A year after the Flint water crisis made national waves, the legacy of lead continues to draw attention as reporters follow up on the evolving public health concern.
What was once a public battle over perception as manufacturers’ inundated products with lead – from gasoline to painted cribs, toys and houses – has shifted to a more subtle, but no less serious disaster, according to public health historians Gerald Markowitz and David Rosner. Continue reading
Photo: National Institute of Allergy and Infectious Diseases
Something happened in our family early in August that set me behind in my work for more than three months. What we experienced holds an important lesson for health journalists.
It is something seemingly small and simple, but with significant potential consequences. However, I need to provide a bit of context in my story to illustrate a phenomenon journalists need to keep in mind when reporting on screening and diagnostic tests. Continue reading
Photo: University of California PressNew York-based public health historians Gerald Markowitz and David Rosner will provide perspective on the nation’s ongoing lead epidemic in a Nov. 4 webcast for AHCJ members.
At first, the headlines focused on Flint, Mich., but soon other communities around the country were testing their water for lead contamination too. Then residents at a public housing complex near Chicago found themselves displaced along with students at a nearby elementary school after detection of hazardous levels of lead in the soil.
So goes the nation’s ongoing battle over lead poisoning.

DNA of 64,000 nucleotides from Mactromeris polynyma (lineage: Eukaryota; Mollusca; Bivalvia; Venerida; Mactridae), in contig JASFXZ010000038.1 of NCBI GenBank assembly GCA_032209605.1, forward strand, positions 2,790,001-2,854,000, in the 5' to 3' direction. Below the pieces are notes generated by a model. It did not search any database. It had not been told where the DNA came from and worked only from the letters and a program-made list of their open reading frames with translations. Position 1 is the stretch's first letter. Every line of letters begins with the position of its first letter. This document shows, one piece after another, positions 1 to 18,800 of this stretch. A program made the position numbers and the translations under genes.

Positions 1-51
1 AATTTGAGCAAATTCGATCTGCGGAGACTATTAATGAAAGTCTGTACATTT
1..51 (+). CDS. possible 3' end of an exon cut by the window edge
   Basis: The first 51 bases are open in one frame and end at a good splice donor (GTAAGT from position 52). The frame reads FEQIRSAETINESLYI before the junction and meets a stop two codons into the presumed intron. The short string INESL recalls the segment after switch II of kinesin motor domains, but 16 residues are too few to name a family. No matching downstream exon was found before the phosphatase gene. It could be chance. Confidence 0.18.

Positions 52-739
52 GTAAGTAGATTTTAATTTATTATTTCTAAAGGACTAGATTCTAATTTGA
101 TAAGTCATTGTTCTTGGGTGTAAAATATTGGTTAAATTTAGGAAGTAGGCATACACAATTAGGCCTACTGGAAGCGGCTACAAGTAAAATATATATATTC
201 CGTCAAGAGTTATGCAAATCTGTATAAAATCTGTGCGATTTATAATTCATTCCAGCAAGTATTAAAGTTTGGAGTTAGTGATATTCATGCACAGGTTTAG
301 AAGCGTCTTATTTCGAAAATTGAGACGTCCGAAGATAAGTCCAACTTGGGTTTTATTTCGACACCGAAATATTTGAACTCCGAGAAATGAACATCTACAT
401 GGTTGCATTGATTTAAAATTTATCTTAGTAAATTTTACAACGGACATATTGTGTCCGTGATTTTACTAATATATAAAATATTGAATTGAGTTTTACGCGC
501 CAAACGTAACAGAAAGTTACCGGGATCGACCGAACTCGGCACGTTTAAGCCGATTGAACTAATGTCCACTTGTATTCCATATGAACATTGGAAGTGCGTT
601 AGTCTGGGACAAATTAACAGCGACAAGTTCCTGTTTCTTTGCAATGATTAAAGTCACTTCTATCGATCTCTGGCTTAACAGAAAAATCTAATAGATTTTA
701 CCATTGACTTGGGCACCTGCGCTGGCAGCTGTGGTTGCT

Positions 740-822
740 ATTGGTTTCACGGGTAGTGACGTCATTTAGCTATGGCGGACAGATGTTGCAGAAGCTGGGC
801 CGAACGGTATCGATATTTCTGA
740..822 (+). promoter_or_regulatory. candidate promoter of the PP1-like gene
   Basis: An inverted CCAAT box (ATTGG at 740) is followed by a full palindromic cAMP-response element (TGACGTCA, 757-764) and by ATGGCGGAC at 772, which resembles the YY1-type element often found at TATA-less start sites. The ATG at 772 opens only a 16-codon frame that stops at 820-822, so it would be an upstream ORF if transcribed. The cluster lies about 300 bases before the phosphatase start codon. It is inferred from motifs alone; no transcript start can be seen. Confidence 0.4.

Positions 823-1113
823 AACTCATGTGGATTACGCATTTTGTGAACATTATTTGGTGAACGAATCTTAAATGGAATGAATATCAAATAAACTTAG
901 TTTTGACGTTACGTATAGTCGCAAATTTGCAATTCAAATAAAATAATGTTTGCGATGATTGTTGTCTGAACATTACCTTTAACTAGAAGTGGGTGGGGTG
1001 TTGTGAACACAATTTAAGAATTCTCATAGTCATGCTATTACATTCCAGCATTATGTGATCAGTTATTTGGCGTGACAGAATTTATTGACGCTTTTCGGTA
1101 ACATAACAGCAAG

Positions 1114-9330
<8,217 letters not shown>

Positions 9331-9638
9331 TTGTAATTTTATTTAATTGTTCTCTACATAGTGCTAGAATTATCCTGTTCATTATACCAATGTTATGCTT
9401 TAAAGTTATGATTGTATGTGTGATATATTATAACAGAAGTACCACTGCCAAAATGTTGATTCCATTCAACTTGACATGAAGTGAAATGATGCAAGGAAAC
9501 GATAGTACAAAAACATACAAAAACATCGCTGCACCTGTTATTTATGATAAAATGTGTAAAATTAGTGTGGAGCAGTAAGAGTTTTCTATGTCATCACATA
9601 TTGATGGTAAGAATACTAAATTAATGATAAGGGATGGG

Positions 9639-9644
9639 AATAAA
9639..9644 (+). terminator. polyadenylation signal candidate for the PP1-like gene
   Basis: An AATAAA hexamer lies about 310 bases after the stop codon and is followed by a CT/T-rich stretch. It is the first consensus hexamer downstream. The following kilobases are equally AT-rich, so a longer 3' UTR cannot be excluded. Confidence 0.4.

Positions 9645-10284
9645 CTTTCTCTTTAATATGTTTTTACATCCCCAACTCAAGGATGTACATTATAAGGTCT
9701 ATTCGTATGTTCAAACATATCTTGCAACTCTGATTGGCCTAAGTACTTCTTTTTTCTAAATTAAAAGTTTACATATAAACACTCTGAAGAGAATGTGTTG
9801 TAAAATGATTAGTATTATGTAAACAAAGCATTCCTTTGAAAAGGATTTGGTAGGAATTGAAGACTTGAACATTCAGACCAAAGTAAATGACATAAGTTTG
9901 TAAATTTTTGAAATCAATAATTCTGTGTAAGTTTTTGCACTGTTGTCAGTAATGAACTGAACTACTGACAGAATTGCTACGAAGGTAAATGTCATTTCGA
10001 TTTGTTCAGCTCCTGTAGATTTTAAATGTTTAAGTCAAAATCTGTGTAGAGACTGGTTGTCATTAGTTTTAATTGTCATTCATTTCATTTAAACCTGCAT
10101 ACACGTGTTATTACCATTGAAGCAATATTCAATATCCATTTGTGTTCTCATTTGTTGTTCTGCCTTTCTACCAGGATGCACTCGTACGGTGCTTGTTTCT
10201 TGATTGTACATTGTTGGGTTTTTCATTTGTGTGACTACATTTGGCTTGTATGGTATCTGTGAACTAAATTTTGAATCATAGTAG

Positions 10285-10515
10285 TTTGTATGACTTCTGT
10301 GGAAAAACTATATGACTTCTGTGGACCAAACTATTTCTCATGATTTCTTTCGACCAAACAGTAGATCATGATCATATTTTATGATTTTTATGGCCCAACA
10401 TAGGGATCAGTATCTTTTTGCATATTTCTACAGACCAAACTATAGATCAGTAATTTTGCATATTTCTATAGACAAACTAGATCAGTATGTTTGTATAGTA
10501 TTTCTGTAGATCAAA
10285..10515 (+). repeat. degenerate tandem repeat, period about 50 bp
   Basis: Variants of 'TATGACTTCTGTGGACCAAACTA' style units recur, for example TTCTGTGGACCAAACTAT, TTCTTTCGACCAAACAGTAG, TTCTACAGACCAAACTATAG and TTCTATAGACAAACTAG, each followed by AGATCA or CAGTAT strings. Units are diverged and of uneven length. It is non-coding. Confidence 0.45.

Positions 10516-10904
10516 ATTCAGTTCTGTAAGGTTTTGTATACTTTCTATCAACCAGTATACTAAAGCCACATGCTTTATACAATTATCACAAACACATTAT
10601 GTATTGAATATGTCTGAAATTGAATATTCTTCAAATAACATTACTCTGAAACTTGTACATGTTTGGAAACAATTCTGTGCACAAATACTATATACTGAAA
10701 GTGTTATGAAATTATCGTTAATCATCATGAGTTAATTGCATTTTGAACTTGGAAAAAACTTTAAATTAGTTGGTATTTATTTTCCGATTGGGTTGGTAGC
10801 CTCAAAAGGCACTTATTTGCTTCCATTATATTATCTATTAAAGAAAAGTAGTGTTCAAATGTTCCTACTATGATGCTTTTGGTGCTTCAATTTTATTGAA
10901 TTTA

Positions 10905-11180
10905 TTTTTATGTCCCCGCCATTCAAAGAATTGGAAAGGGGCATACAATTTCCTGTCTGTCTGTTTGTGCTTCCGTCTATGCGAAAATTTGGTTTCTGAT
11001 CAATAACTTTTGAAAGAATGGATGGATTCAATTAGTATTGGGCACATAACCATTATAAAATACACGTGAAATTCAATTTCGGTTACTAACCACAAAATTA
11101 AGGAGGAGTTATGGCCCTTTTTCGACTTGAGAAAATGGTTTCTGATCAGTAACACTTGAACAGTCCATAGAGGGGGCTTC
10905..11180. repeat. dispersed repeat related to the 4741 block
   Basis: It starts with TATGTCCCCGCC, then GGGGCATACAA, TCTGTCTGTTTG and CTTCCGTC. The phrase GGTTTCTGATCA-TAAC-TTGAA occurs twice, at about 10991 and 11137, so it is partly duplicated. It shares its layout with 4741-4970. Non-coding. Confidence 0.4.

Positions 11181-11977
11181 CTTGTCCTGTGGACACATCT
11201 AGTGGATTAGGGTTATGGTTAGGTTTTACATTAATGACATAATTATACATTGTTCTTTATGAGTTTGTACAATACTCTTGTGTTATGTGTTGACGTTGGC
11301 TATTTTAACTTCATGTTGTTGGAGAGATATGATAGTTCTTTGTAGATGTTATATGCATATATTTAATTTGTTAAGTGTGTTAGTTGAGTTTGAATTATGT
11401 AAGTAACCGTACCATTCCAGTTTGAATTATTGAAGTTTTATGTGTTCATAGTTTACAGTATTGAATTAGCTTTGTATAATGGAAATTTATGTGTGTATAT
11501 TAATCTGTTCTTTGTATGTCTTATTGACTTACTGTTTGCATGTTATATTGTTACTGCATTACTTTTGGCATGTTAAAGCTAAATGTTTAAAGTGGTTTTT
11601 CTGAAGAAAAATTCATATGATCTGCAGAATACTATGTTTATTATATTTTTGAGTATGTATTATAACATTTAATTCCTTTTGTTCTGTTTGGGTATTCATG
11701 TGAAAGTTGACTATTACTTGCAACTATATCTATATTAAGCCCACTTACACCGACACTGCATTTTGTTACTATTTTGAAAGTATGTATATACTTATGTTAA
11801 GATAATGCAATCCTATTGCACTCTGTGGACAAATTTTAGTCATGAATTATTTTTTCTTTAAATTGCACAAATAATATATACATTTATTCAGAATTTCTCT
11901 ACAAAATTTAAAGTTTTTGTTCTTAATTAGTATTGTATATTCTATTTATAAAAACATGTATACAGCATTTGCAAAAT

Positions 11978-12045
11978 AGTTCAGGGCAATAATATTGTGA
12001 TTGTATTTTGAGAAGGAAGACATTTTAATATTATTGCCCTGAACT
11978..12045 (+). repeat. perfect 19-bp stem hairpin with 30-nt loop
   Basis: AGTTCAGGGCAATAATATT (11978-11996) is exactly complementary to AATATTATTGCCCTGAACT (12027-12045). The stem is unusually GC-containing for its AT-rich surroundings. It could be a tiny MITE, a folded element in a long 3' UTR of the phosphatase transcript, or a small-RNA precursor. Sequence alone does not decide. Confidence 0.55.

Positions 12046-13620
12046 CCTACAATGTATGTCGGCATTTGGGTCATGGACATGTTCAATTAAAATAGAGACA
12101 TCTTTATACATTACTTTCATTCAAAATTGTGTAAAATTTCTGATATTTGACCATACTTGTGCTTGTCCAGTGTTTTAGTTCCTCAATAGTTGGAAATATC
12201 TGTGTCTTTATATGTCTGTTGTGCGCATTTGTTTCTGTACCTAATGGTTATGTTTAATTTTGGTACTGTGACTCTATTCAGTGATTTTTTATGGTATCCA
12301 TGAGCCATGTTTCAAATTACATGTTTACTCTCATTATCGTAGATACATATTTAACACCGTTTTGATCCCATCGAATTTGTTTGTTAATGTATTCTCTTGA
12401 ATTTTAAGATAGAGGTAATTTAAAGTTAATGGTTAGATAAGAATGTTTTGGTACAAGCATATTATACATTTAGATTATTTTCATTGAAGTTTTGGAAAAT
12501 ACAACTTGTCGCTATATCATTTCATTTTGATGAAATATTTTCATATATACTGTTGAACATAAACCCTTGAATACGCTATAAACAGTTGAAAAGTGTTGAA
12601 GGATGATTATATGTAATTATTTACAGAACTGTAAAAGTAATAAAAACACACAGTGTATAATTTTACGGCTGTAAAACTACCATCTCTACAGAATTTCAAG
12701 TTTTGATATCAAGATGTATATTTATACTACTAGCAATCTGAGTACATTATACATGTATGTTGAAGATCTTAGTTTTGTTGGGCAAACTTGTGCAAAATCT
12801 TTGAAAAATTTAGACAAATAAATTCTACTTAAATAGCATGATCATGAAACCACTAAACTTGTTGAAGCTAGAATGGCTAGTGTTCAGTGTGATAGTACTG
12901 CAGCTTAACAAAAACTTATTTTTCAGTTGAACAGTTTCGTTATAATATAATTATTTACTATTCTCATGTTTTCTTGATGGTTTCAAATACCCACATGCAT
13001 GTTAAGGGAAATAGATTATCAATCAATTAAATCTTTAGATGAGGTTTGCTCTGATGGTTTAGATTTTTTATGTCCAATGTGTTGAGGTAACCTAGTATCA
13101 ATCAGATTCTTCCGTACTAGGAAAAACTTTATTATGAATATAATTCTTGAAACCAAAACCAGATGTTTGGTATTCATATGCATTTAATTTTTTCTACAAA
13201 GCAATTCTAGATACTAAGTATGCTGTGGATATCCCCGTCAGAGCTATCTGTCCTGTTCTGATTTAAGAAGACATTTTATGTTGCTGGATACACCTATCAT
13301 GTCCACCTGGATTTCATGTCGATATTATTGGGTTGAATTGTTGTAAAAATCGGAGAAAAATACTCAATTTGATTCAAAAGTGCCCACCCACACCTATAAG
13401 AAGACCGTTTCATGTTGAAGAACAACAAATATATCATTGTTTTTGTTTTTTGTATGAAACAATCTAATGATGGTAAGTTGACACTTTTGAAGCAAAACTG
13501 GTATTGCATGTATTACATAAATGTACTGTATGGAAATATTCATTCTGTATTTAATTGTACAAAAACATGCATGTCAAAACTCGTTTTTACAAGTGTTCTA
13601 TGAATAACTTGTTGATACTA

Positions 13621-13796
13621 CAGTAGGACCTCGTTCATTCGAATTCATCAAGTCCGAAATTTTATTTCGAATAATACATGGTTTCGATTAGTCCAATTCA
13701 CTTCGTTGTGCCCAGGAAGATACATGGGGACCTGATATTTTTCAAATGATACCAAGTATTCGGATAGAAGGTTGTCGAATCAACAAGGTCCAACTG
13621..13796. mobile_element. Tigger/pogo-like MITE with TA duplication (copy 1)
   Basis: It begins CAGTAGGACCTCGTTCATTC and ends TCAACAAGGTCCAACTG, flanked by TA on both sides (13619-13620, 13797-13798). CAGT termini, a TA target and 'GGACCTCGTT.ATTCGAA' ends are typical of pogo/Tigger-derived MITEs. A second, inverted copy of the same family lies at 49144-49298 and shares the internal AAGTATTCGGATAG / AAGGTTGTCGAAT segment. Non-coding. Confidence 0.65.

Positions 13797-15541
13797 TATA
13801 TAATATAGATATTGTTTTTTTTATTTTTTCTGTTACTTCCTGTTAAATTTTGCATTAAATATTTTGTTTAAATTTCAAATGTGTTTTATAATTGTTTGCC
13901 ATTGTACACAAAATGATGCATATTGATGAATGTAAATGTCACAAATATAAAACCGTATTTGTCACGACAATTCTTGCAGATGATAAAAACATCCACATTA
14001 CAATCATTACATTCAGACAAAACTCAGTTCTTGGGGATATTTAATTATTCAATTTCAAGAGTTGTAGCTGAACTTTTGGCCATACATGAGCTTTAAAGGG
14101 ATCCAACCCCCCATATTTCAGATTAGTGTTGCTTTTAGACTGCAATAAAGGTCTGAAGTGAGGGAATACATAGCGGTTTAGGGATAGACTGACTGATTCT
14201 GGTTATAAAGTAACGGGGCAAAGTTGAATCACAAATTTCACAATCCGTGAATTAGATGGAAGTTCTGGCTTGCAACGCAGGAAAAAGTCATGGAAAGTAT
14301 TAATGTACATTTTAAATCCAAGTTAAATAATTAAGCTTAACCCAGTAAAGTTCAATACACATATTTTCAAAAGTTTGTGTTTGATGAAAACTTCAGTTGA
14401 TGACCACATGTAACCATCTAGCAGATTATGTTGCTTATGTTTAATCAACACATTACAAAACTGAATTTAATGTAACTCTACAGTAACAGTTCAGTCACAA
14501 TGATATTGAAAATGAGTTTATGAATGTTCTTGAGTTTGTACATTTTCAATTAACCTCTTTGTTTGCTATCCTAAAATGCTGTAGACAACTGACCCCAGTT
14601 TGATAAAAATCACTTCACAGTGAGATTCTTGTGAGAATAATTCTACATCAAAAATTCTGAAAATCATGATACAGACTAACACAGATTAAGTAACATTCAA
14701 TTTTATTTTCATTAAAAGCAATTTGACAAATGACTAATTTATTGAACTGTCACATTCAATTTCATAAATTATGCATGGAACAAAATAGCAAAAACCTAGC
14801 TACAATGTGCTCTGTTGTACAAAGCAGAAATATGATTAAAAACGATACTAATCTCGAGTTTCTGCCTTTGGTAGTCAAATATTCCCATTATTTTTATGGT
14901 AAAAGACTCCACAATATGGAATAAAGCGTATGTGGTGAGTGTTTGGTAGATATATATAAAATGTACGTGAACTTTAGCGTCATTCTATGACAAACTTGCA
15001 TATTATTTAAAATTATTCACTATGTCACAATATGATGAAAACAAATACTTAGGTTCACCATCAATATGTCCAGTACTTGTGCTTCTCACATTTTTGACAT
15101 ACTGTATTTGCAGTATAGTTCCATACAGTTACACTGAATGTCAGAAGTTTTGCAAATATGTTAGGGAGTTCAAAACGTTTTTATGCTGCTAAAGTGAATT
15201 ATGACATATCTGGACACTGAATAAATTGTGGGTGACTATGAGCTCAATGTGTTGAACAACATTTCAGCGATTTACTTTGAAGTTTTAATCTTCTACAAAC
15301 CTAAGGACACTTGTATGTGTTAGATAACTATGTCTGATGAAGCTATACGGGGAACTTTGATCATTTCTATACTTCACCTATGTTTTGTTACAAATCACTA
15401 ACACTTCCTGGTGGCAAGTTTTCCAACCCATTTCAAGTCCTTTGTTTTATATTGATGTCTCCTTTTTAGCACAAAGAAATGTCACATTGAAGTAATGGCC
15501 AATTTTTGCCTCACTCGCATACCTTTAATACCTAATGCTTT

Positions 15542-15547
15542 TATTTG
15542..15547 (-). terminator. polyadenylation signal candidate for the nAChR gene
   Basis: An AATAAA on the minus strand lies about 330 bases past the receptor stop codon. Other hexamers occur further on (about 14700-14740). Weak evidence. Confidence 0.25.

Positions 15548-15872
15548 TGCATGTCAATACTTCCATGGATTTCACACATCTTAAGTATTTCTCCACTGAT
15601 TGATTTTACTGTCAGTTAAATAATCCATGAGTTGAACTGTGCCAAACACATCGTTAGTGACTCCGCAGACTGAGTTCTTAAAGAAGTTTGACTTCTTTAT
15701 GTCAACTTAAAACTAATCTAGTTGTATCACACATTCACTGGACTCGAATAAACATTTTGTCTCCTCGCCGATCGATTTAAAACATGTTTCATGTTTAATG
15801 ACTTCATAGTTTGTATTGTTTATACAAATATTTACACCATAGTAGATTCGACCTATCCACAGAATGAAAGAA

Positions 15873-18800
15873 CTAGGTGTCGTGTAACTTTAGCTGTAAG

Join us for an AHCJ member webcast on Friday, Nov. 4, that may reframe your coverage of lead and its long-term impact on health. The one-hour event, “Long View on Lead: Covering the Crisis From Flint & Beyond,” will feature public health historians Gerald Markowitz and David Rosner, authors of “Lead Wars: The Politics of Science and the Fate of America’s Children.” Continue reading
The U.S. Food and Drug Administration has launched an investigation to determine whether homeopathic teething products may have played a role in the deaths of 10 children over the past six years.
The agency is also reviewing reports of more than 400 adverse health events among children using the products, including a Sept. 9 case in which a child experienced a seizure. Parents and caregivers have been urged to stop using the products and have been told to seek immediate medical attention for children who experience seizures, breathing problems, lethargy, excessive sleepiness, muscle weakness, skin flushing, constipation, difficult urination or agitation after using homeopathic teething tablets and gels. Continue reading
Photo: Rachel S. O’Hara/Sarasota Herald-TribuneJennifer tries to pay bills and go through some paperwork while her son, David, 2, competes for her attention.
Reporters can find it daunting to cover Medicaid, the huge state-administered federal program charged with providing health care benefits to more than 70 million Americans.
Maggie Clark embraced the challenge. In recent months, her Two Million Kids series for the Sarasota Herald-Tribune has delved into many aspects of Florida’s troubled Medicaid system. Continue reading